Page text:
2015 Football Season Positional Preview: B-Back


Nov 1, 2014; Eugene, OR, USA; Stanford Cardinal Brendon Austin (74) lift Stanford Cardinal fullback Patrick Skov (24) in celebration following a touchdown at Autzen Stadium. Mandatory Credit: Scott Olmos-USA TODAY Sports

As was a common theme in yesterday’s A-back preview (and will be in the upcoming wide receiver preview), the skill positions for the Jackets will be manned by many players with no previous experience carrying the ball for the white and gold.

Georgia Tech graduated all four men who manned the B-back position a year ago. Zack Laskey and Synjyn Days both arrived at B-back after moving through multiple positions, the former as a punt returner and defensive back and the latter as a quarterback and A-back.

This duo would combine to form one of the most potent rushing attacks in the nation last season. Those two combined for 1775 yards and 18 touchdowns on the ground.

Add in the departure of serviceable players Charles Perkins, who switched between A and B-back, and Matt Connors, and what is left is no returning players from a fearsome foursome that helped lift the team to an Orange Bowl victory.

B-backs coach Bryan Cook will have a lot on his plate getting players up to speed. The Jackets have had success grooming players for this position and more, as Laskey and Days were given training camp invites to NFL teams this offseason and early Paul Johnson era B-backs Jonathan Dwyer and Anthony Allen were draft picks in previous offseasons.

Can the Jackets get similar production out of a their projected starter, a fullback who faced off against Pac-12 foes last season?

Starter: Patrick Skov

Skov is a graduate transfer from Stanford, where he played alongside his brother, LB Shayne Skov. While he was a fullback there and the conversion to B-back won’t exactly be seamless, there are few schools that can boast the accolades Stanford has when it comes to ground and pound football. On offense, they primarily line up in an old school I or power-I formation, heavy on fullbacks and tight ends to open pathways for the halfback. Skov’s responsibility as fullback was to meet the linebacker filling the open gap so the halfback can get to the second level.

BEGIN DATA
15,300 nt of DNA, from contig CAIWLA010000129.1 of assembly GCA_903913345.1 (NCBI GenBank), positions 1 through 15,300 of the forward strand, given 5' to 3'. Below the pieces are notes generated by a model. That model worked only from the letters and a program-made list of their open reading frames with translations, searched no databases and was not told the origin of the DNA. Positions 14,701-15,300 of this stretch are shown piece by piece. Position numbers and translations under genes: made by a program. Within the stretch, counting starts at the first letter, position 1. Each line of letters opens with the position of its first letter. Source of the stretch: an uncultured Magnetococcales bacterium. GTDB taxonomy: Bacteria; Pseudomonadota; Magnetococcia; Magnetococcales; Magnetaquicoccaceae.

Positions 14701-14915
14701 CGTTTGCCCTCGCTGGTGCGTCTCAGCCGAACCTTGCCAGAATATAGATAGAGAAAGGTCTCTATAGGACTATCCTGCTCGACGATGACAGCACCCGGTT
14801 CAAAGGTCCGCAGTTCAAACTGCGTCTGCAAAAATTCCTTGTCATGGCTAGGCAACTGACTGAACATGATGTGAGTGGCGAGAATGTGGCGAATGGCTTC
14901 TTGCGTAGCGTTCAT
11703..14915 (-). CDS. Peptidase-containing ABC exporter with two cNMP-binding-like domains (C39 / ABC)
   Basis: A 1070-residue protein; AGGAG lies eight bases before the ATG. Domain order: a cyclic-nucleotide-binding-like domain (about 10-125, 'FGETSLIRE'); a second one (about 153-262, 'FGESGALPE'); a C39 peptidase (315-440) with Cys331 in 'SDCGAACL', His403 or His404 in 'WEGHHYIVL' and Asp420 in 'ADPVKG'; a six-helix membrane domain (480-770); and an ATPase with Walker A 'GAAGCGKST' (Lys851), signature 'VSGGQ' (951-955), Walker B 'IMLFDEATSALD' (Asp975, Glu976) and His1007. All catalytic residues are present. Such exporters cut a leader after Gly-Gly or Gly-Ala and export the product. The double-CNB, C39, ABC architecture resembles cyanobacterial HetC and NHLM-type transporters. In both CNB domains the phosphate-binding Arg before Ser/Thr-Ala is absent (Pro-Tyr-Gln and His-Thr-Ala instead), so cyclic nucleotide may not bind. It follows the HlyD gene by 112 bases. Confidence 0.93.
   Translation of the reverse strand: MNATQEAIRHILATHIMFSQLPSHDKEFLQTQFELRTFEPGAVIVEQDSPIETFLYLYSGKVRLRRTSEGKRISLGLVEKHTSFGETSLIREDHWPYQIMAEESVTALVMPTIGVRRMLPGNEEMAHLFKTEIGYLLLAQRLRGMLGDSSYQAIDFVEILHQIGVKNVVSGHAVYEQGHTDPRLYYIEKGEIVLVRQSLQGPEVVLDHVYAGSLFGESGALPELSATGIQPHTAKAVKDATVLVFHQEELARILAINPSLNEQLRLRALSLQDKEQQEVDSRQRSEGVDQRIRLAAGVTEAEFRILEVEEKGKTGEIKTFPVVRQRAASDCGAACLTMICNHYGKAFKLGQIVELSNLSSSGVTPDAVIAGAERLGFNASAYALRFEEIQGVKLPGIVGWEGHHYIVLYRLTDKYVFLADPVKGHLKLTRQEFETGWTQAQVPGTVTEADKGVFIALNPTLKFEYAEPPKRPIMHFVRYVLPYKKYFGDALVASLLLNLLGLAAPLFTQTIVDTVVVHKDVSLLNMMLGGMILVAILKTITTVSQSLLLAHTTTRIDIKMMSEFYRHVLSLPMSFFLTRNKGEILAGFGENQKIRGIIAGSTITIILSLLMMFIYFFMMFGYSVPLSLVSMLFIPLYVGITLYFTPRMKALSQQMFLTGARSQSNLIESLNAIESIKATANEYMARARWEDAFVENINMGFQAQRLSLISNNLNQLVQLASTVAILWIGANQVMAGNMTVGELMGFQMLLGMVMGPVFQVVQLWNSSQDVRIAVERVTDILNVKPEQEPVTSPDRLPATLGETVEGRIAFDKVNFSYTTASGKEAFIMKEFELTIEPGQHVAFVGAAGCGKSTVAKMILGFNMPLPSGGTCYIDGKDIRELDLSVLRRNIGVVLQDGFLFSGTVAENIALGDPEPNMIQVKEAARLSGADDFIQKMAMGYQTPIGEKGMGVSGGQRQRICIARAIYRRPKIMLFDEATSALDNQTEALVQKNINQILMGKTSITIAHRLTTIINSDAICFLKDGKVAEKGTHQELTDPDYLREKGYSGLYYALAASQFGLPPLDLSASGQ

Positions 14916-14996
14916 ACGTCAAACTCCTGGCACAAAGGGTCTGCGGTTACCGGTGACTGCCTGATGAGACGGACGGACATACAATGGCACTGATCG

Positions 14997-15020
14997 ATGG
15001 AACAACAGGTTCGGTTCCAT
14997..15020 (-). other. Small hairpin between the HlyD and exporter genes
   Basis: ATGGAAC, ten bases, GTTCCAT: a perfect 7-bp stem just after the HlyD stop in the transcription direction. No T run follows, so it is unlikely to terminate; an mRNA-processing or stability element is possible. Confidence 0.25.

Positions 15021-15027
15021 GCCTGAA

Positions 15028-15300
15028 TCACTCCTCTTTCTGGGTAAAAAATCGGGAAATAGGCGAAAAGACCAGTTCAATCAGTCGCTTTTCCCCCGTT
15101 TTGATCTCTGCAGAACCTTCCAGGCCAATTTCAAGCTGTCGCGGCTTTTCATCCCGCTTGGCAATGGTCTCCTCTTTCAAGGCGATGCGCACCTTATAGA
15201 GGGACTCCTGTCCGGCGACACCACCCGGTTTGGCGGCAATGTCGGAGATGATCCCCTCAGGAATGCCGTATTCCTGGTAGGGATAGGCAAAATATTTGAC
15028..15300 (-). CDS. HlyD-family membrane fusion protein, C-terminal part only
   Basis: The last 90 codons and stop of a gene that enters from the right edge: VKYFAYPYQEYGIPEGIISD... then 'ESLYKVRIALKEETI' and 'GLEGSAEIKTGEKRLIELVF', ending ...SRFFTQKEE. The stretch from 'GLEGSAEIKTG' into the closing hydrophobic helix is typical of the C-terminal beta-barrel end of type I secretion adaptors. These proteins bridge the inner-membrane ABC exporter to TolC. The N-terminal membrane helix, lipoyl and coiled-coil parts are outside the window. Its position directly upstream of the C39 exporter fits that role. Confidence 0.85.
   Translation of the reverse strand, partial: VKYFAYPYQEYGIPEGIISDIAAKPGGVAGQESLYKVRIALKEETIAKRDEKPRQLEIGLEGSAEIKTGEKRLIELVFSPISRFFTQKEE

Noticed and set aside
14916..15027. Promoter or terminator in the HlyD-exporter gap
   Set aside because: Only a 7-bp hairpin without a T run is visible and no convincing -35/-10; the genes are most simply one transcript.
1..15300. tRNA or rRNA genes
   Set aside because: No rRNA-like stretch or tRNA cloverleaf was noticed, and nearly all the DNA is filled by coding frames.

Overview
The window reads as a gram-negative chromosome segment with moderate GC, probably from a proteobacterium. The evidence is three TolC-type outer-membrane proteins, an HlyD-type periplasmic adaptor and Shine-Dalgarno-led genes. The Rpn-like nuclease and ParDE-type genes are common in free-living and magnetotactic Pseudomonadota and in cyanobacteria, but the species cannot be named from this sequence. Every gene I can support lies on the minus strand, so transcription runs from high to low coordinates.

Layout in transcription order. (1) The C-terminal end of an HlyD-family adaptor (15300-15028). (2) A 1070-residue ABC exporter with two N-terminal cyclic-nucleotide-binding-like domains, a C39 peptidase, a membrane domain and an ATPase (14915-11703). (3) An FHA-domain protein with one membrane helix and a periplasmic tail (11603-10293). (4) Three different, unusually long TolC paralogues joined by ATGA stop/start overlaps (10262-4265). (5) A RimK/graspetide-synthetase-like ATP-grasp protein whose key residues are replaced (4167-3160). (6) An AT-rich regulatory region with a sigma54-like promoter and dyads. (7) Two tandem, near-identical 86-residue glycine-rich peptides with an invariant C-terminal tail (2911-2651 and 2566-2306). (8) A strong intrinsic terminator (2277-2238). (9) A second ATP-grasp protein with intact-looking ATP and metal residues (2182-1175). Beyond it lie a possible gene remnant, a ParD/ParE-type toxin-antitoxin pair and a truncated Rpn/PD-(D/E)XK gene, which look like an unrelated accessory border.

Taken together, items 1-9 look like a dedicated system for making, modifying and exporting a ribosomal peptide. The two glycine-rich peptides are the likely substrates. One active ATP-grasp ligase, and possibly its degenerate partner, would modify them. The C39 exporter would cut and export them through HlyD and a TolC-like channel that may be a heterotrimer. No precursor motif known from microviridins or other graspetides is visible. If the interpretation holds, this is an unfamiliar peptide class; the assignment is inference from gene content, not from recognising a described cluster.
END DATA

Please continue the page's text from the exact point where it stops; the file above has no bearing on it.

The three years at Stanford blocking bigger men leaves no doubt about Skov’s toughness. Listed at 6’1″ and 235 lbs, he is in line with the size of Days and David Sims before him in the B-back role.

Skov had very few opportunities running the ball with the Cardinal. He totalled just 14 rushes in 3 years for modest gains, although he did also catch passes and return a handful of kickoffs. He even played defense a number of snaps in his junior season. However, his role on this team is simple: flatten pass rushers in blocking situations and eliminate tackles for loss when carrying the ball.

Backups: Marcus Allen and Marcus Marshall

Allen saw the field in the previous two seasons in very limited spurts as a linebacker, so the switch to the razor thin position on the other side of the ball should yield fruit in terms of playing time. He is listed at 6’2″ and 225 lbs. and was a member of the 2012 class with Justin Thomas. His last action running with the ball was as a high school senior at Hilliard Middle-Senior HS in north Florida.

Marcus Marshall is a true freshman from Raleigh, NC. At 5’9″, he profiles as more of an A-back in stature. College football fans may recognize his brother, Keith Marshall, as a backup running back for Georgia Tech’s bitter rivals in Athens, Ga. Here’s to Marcus striving to outdo his older brother en route to successful rookie campaign.

True freshman Quaide Weimerskirch and redshirt freshman CJ Leggett were both expected to vie for this position but injuries have set both back. A rare Tech 4-star recruit from nearby Suwanee, Leggett will be out for the season after tearing his ACL. The news is a bit more optimistic for Weimerskirch, as he may return this season from a foot injury suffered in spring practice.  Still, it’s a losing proposition to rest hopes in a true freshman returning from a serious lower body injury to rescue the position’s follies.

Like the A-back position, the B-backs may give the coaching staff and fans headaches at times as part of the growing process. It will be up to Bryan Cook and other to figure out a solution fast as preseason #11 Notre Dame looms after a couple of tune-up games.